So you think you can dance #BlackLivesMatter

CN: Police violence

This morning I watched some So You Think You Can Dance, wrapped up in a blanket, and drinking earl grey from my bright yellow mug. As I watched the beginning of a new season of one of the only reality tv shows I truly love, I got feeling all nostalgic. I started remembering favorite dancers, routines that brought me to weeping, the joy and resilience present in the dancers’ faces. I thought about watching the show with my grandparents, and listening to my grandma cheer on her favorites. With popcorn and m&m’s in our hands, and joy in our hearts.

And then this incredible dancer came on my computer screen:

 

As I watched Sade Keinu Austin dance, I cried. My heart beat Charleena Lyles’ face into my awareness, who was murdered by police after calling for help after a break-in. Black Lives Matter. Black Dreams Matter.

So much of what I see on facebook around #BlackLivesMatter (from my white friends, mainly) is about death, calling out and calling in police, government, white people, culture, and systematic structures to justice, radical change, and to WAKE UP.

THIS IS SO NECESSARY.

As a white person, I have a ridiculous amount of privilege. I am complicit in forms and structures of oppression, racism, and the other-ing that draws harsh and dangerous lines around race. I want to be a part of making things right. A part of changing corrupt and violent systems. A part of life. A part of hope.

So what does a white person crying over So You Think You Can Dance possibly have to do with #BlackLivesMatter?   

I’m going to make a small but bold suggestion to my fellow white people:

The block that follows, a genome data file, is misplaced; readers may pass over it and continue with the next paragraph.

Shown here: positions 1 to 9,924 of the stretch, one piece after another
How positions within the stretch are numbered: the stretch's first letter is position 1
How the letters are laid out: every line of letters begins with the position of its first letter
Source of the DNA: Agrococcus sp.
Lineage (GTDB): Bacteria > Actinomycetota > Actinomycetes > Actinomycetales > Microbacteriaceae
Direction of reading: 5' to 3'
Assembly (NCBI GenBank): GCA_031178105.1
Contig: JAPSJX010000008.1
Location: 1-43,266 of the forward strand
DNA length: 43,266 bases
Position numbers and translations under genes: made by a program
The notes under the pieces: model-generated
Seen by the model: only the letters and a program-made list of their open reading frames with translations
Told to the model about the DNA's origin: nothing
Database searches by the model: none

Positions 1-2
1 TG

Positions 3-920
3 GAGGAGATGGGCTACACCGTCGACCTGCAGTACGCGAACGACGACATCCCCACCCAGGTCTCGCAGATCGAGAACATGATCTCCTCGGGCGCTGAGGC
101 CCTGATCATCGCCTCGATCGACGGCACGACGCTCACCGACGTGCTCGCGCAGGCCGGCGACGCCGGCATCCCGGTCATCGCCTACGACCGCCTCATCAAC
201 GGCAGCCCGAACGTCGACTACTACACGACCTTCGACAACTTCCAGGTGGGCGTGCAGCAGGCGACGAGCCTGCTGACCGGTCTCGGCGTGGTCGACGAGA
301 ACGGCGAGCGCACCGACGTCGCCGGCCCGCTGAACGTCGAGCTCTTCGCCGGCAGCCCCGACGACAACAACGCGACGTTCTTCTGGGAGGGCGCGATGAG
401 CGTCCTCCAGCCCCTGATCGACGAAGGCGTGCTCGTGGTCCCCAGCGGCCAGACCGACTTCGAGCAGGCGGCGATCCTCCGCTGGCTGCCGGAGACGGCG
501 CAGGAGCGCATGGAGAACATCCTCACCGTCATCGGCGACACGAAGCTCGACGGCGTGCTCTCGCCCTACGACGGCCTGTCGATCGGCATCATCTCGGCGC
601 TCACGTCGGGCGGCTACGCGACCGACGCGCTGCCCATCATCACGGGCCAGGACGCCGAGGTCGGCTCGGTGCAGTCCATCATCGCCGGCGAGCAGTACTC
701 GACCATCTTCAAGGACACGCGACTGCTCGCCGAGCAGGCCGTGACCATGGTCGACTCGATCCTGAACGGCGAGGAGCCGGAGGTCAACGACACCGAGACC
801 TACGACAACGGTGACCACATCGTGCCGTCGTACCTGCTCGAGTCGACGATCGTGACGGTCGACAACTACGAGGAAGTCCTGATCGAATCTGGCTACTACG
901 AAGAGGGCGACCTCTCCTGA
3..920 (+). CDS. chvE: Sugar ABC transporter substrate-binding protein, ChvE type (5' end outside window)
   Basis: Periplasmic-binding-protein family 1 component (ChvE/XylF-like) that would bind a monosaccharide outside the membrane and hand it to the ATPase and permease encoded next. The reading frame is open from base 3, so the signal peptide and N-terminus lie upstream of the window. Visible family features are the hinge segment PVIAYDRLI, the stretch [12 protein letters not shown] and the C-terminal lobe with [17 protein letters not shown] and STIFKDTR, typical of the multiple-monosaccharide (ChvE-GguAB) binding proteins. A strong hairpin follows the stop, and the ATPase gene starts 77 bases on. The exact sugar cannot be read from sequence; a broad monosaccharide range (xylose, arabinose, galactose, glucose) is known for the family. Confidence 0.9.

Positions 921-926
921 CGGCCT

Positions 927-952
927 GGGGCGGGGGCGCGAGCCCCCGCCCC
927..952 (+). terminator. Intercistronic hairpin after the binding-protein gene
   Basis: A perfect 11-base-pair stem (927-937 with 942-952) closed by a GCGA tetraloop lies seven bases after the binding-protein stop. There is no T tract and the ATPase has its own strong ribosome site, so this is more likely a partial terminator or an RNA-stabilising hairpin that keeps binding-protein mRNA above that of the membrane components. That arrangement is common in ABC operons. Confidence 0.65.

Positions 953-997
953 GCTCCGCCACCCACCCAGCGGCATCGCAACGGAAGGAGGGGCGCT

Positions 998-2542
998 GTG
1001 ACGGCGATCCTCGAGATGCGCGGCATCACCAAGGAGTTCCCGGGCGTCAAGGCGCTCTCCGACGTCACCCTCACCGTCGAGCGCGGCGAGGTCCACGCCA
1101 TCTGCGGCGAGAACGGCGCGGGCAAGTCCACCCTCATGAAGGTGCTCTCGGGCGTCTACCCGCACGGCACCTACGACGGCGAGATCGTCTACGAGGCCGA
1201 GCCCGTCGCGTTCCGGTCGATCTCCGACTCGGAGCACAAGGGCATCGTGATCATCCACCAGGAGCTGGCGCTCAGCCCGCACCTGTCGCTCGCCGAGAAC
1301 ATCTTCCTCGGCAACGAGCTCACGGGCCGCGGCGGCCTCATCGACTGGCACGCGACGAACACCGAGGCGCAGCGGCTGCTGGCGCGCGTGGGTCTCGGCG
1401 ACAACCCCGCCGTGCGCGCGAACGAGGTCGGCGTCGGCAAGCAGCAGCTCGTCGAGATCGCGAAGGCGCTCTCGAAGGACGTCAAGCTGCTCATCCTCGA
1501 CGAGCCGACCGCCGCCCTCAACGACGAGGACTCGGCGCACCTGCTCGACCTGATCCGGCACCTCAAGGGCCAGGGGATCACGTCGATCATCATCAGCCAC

IN ADDITION to calling out injustice and calling in people, places, and systems to radical change, justice, and an end to violence against people of color; ALONGSIDE our naming, calling out, expressions of anger, grieving with families and communities; AS WELL as changing our language, lifestyles, acknowledging privilege and working towards change – that we also see, honor, acknowledge, wonder, and celebrate Black lives, dreams, hopes, magic, businesses, views, gifts, and strengths. 

As a white person, I want to celebrate, honor, and learn from people of color. I want to read and listen to your stories. I want to honor your dreams. I want you to have space in this world that is safe, loving, and free. I want to be a part of making that happen as much as I can. I’m not going to get it right all the time, and I want to be held accountable and do better.

This morning, while weeping for all the Black men in the US who have reason to fear for their lives because the color of their skin, I watched Matthew DeLoch Stuns dance, and smile, and dream.

 

And also, Dustin Payne bringing his magic and personality to the world with such precision and energy:

 

This is not everything. It’s not the end or the beginning. We’re right in the middle of violent and hateful times. There is much need for action and reflection. For dramatic change – both nationally, within the police system, within the governmental system, and locally and personally.

Today, I’m weeping for Charleena Lyles. For Philando Castile. For TOO many others senselessly killed. I’m weeping for dreams never realized, for magic shut down, for life violently ended too soon.

And also, I want to honor and celebrate the life and dreams of these dancers. To open my heart to become more aware, more alive to, more affected by Black lives, magic, passion, voices, businesses, views, hopes, and dreams.

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